Welcome to another edition of Yo, Gear Guy!, an interactive GOLF.com series in which our resident dimplehead (a.k.a., GOLF’s deputy editor of equipment, Mike Chwasky) fields your hard-hitting questions about clubs, fittings, gadgets, bounce, lofts, CG, MOI, and a bunch of other scary acronyms. This week he takes your questions on driver shafts, multi-material putter shafts and the right ball for your swing speed.
Otts92 on Instagram: Tiger supposedly used a lighter driver shaft to win the Masters. Would that help me drive it longer too?
You’re right, as reported by our own Jonathan Wall, Tiger did switch his wood shafts to lighter weight models (from 73g to 64g in his driver and from 83g to 73g in his 3-wood) right before The Players Championship. In Tiger’s case the reason for the change was pretty straightforward – as someone with a significant history of major injuries he’s interested in doing anything to help take the strain off his body. He also probably wants more speed and distance off the tee.
Though I don’t have Tiger’s digits and can’t text him to ask, I’d venture a guess that the main reason for the lighter shafts is to minimize strain and help him swing faster with less effort for a longer period of time. If you saw his post-Masters interview you might have noticed that he complained of being sore and guaranteed that he wasn’t hitting any golf balls the next day, which is pretty telling. Beyond Tiger’s story I can tell you from personal experience working with top-notch fitters that lighter shafts don’t necessarily help produce more distance and sometimes can actually cost you if they’re too light. In my case I’ve also had some back injuries and have experimented with driver shafts in the 50g and 60g range and found almost no difference in speed or distance.
However, I have found that my injuries bother me less with a lighter shaft and I feel less fatigued later in the round. So if you’re simply interested in driving it longer, a lighter shaft might not be the answer, but it very well could help you if you want to practice longer or put less strain on your body during the course of a round.
Crange21 on Instagram: I noticed both Francesco Molinari and Phil Mickelson were using multi-material shafts in their putters during the Masters. Do they actually do anything?
What you’re referring to in those cases are Odyssey’s Stroke Lab putters — Molinari’s was an Odyssey Toulon Design; Xander Schauffele also used one — which utilize a lightweight, multi-material shaft (approximately 40g less than standard) with a steel tip and composite body. The weight saved through the shaft design is placed in the sole (about 10g) via a couple of weights and also in the grip end of the shaft (about 30g).
According to Callaway’s research, this counterweighted design with a lightweight shaft and grip promotes more consistency in a number of elements in the putting stroke, including face angle at impact, putt direction, ball speed and consistency of stroke time. The unique weighting design is also said to improve feel and distance control.
In Molinari’s case, he was previously using a Bettinardi putter with standard weighting and shaft, and in Phil’s case he was using an Odyssey Versa putter with a standard shaft. Both players appear to be reaping the benefits of improved rhythm and distance, and Schauffele also seems to be putting well. Though this is a relatively small statistical set I’ve personally experimented with Odyssey’s Stroke Lab putters and found there’s definitely something different going on. Barney Adams’ company Breakthrough Golf Technology also offers a competitive Stability putter shaft that I plan on experimenting with soon, and others are on the way. It’s a technology that’s definitely worth keeping an eye on, particularly if you struggle on the greens.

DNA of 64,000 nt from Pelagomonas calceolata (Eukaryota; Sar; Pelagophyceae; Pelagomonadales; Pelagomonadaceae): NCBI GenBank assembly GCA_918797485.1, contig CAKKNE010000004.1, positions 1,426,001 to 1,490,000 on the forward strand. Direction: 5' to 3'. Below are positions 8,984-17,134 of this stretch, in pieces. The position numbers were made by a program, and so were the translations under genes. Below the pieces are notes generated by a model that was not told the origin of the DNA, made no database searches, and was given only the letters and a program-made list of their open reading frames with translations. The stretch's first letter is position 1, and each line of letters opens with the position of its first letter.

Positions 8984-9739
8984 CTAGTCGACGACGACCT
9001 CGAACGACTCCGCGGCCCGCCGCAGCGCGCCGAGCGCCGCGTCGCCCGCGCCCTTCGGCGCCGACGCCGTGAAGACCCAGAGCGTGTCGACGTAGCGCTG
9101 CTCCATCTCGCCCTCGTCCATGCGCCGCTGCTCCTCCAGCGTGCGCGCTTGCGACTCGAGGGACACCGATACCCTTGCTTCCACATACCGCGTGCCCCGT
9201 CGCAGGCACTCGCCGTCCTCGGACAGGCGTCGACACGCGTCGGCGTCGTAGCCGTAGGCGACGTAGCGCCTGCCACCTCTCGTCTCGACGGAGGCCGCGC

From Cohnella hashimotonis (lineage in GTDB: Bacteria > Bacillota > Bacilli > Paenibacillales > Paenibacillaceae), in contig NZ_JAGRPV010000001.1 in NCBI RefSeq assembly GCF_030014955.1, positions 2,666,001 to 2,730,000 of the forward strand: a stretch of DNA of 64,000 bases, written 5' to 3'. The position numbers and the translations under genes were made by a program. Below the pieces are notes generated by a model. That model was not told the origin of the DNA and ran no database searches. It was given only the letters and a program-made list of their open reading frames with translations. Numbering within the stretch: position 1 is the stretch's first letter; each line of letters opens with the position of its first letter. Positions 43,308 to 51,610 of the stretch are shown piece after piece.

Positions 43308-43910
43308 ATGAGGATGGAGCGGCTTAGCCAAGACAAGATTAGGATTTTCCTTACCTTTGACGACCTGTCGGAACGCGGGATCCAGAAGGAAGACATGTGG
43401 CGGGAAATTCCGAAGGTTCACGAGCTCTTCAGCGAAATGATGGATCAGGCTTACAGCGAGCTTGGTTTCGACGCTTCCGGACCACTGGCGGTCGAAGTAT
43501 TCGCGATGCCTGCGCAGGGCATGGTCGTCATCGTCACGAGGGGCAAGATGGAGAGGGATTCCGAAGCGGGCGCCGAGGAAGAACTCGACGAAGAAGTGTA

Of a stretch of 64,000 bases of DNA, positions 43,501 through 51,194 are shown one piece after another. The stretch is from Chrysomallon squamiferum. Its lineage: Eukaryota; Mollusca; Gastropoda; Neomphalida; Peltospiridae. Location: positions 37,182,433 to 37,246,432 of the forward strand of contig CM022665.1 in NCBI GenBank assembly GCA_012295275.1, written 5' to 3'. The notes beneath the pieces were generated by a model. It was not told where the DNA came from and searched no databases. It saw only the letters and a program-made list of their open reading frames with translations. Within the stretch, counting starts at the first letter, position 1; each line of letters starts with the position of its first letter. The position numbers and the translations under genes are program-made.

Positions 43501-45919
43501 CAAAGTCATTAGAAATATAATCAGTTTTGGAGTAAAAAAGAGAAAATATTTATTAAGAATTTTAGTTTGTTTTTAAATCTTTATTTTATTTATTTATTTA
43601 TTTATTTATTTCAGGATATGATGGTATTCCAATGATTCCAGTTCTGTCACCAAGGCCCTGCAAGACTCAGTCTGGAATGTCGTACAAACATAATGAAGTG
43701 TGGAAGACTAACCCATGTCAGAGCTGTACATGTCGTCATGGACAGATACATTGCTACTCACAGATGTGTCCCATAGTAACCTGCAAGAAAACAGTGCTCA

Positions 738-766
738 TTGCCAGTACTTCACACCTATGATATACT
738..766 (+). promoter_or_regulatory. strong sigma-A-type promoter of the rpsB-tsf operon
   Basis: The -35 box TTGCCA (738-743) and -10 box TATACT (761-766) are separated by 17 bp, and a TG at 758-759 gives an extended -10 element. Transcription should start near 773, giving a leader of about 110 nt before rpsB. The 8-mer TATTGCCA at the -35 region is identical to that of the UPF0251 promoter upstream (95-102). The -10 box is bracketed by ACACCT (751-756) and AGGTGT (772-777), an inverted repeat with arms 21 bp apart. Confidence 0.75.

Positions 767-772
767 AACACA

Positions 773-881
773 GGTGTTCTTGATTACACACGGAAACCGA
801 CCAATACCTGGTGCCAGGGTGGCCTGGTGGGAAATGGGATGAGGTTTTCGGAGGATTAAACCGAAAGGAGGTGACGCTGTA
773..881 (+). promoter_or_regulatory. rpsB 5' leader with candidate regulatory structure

Red69 on Instagram: Tiger won the Masters with Bridgestone’s Tour B XS, which is recommended for swings over 105 mph. Can I play it at 90 mph or will I lose distance?
Yes, Tiger prefers the Tour B XS, which is a softer and slightly spinnier version of the Tour B X. Bridgestone rates those two models for driver speeds of 105 mph or higher while they recommend the Tour B RX or RXS — lower compression versions with the same urethane cover and construction — for players under the 105-mph mark who want a Tour model. While there are some that adhere to these guidelines there are at least as many ball manufacturers and fitters who say swing speed has very little to do with finding the right model for your game, and I tend to agree with the latter.
The fact is there just isn’t one parameter you can rely on to pick the right golf ball, and even if distance is your main objective using a lower compression model isn’t always a sure bet. Launch angle, spin rate, and ball speed all contribute to distance, and for all you or I know Tiger’s Tour B XS might fit your swing extremely well, while one of the models they recommend for moderate swing speeds might not.
Another thing to keep in mind is why some companies recommend softer compression models for moderate swingers – because they’re more forgiving on mis-hits. Though this fact isn’t that well publicized, the reality is a softer compression ball doesn’t require as clean or authoritative a strike to provide solid launch and distance as a higher compression model typically does. So if you don’t compress the ball consistently at impact a softer ball can yield better results. It’s up to you to experiment and hopefully get on a launch monitor to check your results, but I wouldn’t go by manufacturer recommendations, personally.